By effectively equating Israel proper with the occupied territories, Israel's High Court has
made life harder for pro-Israel, pro-peace activists.
The High Court's decision to uphold the so-called Anti-Boycott Law will, regrettably, be a boon to Israeli
settlers and their supporters, whilst giving a gift to activists worldwide who support the Boycott, Divestment
and Sanctions (BDS) movement against Israel.
There were only a handful of Israeli settlers beyond the Green Line in 1968, when Lyndon Johnson
became the first American president to express opposition to settlements in the West Bank. Now, despite protest
from every subsequent administration, there are more than 350,000 Israelis living in the West Bank and 200,000
in East Jerusalem. President Johnson’s prediction that settlements would “prejudice a peace settlement” has come
true, as the dramatic rise of the settler movement—in both numbers and political power—has complicated repeated
efforts to achieve a two-state solution.
In this panel at J Street's 2015 conference, APN's Lara Friedman, together with other experts on American and
European policy explored what steps can be taken to halt further settlement growth and entrenchment, and discuss
the political and policy implications of American and European initiatives—from discouragement of Israeli
settlement subsidies to the labeling or boycott of settlement goods.
Watch to see Lara Friedman, together with Michael Cohen of the Boston Globe and Alon Sachar of the US State
Department, with Steve Krubiner, J Street's Chief of staff, moderating. Aviva Meyer, Deputy Chair of
APN, introduces the participants. Session begins at 10:35.
The case Netanyahu laid out against an Iran deal in his address to Congress revolves around 11 core arguments.
Think they sound convincing? Look at those arguments one by one, and you’ll see why each of them is bogus.
On March 3nd, Israeli Prime Minister Benjamin Netanyahu is scheduled to speak to the US Congress at the invitation
of the Republican Leadership, not the White House. It’s a decision that’s driven Netanyahu’s already strained
relationship with President Obama to a breaking point. How is this playing out in Washington, Israel and the global
media, especially on social media sites? This week's HashtagVOA brings in key experts to answer your questions!
An article written by APN's Ori Nir, published in today's edition of the Boston Globe, reminds us that the
realistic attitude -one endorsed by all six of the most recent leaders of Israel’s General Security Service (Shin
Bet) - is the one that advocates a two-state solution.
The prospect of a U.N. Security Council vote on parameters and a timeline for Israel-Palestinian negotiations,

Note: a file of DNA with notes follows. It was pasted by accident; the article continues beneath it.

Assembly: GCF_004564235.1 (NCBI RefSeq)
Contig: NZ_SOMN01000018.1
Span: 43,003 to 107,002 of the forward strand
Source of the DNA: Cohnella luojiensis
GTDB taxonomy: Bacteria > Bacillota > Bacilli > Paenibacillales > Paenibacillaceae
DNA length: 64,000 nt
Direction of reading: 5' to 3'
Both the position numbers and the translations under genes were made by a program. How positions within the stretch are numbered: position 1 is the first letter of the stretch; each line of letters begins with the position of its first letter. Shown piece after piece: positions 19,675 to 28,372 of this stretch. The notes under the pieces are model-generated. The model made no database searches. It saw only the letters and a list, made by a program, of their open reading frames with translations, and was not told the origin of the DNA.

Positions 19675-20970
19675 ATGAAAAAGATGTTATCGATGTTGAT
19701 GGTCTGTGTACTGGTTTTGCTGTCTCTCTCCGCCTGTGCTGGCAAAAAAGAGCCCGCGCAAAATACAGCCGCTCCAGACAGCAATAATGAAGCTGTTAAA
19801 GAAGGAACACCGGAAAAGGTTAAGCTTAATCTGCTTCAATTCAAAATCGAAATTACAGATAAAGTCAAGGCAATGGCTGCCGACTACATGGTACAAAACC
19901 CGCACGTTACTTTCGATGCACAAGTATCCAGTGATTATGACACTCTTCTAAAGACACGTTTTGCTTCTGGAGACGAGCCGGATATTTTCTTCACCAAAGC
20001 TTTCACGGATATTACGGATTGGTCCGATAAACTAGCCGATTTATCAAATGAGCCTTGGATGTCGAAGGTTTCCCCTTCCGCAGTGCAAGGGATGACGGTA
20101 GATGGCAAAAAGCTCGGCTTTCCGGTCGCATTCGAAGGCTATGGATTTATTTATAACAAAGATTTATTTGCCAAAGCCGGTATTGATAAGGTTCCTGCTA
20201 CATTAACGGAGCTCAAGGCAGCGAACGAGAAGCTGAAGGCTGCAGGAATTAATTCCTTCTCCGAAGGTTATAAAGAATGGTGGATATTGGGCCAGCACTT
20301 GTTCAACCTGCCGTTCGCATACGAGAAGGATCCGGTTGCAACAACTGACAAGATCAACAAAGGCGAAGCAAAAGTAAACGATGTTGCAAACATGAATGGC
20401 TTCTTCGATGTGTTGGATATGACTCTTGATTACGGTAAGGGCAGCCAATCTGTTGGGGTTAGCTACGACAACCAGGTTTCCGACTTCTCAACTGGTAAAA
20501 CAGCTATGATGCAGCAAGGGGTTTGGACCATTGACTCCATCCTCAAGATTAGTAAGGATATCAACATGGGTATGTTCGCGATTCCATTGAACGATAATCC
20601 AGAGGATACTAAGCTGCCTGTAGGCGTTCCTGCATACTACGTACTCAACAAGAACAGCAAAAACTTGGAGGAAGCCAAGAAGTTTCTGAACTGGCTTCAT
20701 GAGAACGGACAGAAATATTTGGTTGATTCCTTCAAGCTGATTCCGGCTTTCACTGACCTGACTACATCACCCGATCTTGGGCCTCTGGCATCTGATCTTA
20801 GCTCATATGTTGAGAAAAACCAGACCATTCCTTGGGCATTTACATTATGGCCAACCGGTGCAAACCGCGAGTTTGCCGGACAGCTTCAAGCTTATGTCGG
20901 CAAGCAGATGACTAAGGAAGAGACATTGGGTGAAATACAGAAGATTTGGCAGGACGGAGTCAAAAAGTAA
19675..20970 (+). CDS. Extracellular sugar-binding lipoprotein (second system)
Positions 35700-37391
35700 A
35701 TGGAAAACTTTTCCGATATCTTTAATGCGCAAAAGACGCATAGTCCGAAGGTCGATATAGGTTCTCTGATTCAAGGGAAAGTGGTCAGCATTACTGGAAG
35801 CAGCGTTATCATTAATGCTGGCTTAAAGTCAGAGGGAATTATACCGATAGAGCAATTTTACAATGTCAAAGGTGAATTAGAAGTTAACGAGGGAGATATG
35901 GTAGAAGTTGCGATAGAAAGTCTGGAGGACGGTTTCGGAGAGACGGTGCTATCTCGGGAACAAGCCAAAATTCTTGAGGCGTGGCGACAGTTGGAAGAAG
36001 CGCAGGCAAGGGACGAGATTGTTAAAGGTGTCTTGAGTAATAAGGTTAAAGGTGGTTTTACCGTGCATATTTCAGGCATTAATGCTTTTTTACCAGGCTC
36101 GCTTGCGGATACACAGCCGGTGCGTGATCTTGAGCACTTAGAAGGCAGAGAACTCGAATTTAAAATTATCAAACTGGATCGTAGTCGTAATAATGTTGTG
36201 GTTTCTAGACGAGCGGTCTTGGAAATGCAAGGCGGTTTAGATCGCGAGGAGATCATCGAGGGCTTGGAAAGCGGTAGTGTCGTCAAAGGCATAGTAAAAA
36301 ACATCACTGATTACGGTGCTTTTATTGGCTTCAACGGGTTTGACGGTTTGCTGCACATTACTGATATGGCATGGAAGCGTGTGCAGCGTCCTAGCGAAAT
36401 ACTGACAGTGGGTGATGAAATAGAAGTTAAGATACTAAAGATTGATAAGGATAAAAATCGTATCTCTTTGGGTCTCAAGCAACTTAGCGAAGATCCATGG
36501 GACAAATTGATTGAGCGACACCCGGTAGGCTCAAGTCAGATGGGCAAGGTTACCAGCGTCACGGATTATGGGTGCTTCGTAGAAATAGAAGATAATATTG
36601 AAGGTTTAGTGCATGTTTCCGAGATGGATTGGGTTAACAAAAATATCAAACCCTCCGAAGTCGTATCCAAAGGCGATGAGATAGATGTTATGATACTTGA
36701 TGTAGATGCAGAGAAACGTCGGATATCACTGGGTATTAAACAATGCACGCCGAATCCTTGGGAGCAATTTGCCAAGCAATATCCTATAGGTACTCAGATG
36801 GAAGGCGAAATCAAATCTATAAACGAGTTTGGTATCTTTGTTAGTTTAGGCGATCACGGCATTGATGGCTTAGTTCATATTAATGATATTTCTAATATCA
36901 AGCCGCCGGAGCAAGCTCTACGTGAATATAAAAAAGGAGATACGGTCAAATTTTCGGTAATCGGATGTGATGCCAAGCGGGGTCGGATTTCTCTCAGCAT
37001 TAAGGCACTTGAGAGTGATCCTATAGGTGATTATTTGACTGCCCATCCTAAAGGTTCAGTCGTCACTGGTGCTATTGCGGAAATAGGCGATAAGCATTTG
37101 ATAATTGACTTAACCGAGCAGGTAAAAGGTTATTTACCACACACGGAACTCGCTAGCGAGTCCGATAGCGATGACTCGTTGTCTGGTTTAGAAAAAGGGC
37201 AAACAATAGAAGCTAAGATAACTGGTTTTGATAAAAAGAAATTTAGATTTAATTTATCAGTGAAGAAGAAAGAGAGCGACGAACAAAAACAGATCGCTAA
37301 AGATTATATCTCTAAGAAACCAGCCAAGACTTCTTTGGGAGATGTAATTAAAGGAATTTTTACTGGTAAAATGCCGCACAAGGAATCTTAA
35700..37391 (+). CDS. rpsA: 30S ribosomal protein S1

coming as it does in the lead-up to Israeli elections, is eliciting this tricky argument: “We can’t pressure Israel
when Israelis are going to the polls, because it will only help the Right.”
That argument fits neatly into the list of memes that time and time again have been used to justify U.S. inaction
in the Israeli-Palestinian arena. Memes like: “We can’t press for peace with the region in upheaval.” “We can’t ask
any Israeli prime minister to take action that could destabilize his government.” “This is a losing issue that will
cost any president and his party dearly.”
Ahead of the 2015 elections, American Jews should influence Israel's future character – not through their
pocketbooks, but by asserting their vision of how a Jewish, democratic state should look.
For American Jews who care about Israel’s future as a democracy, as a Jewish nation-state that champions Jewish
values, as a Jewish homeland they can be proud of, Israel’s early elections are a call for action.
The next 96 days leading up to the March 17 elections offer American Jews a rare opportunity to influence Israel's
future character – not through their pocketbooks, but by asserting their vision of what a Jewish, democratic state
should look like.
Violence, incitement and racist hatred don’t just increasingly plague Israel. Palestinian society is just as
sick – and unlike Israel, lacks a leader voicing genuine self-criticism.
The despicable violence, incitement, racism and hatred that are plaguing Israelis and Palestinians these days
demonstrate just how sick both societies are - yes, both – and how desperately they need to separate from each
other into two independent states.
Four ultra-Orthodox Jews at prayer and one Druze policeman, murdered by two Palestinian young men armed with
knives, axes and a gun. The heart grieves for the families of the victims and the suffering of the injured.
This past week’s slaughter was the latest development in an escalation of violence in Jerusalem that dates back to
the summer, with the kidnapping and murder of three Israel youth in the West Bank, followed by the kidnapping and
murder of a Palestinian teen in East Jerusalem. Most of the world ignored the fires burning in East Jerusalem until
the flames spread across the Green Line. Two terrorist attacks on the city’s light rail, one attempted
assassination of a right-wing activist, several attacks outside Jerusalem, and a horrific synagogue massacre later,
the world has woken up to what is turning into a conflagration that threatens to engulf the entire city and beyond.
The underlying cause of the current crisis is to be found in the inherent dysfunctionality of Israeli rule in
WHAT POSSESSES hundreds, sometimes thousands of Palestinian youths to clash nightly with Israeli police? That is a
question that official Israel, and most particularly Prime Minister Benjamin Netanyahu, has neither asked nor
answered. Why? Because doing so would challenge his axiomatic faith in “united Jerusalem” – a Jerusalem that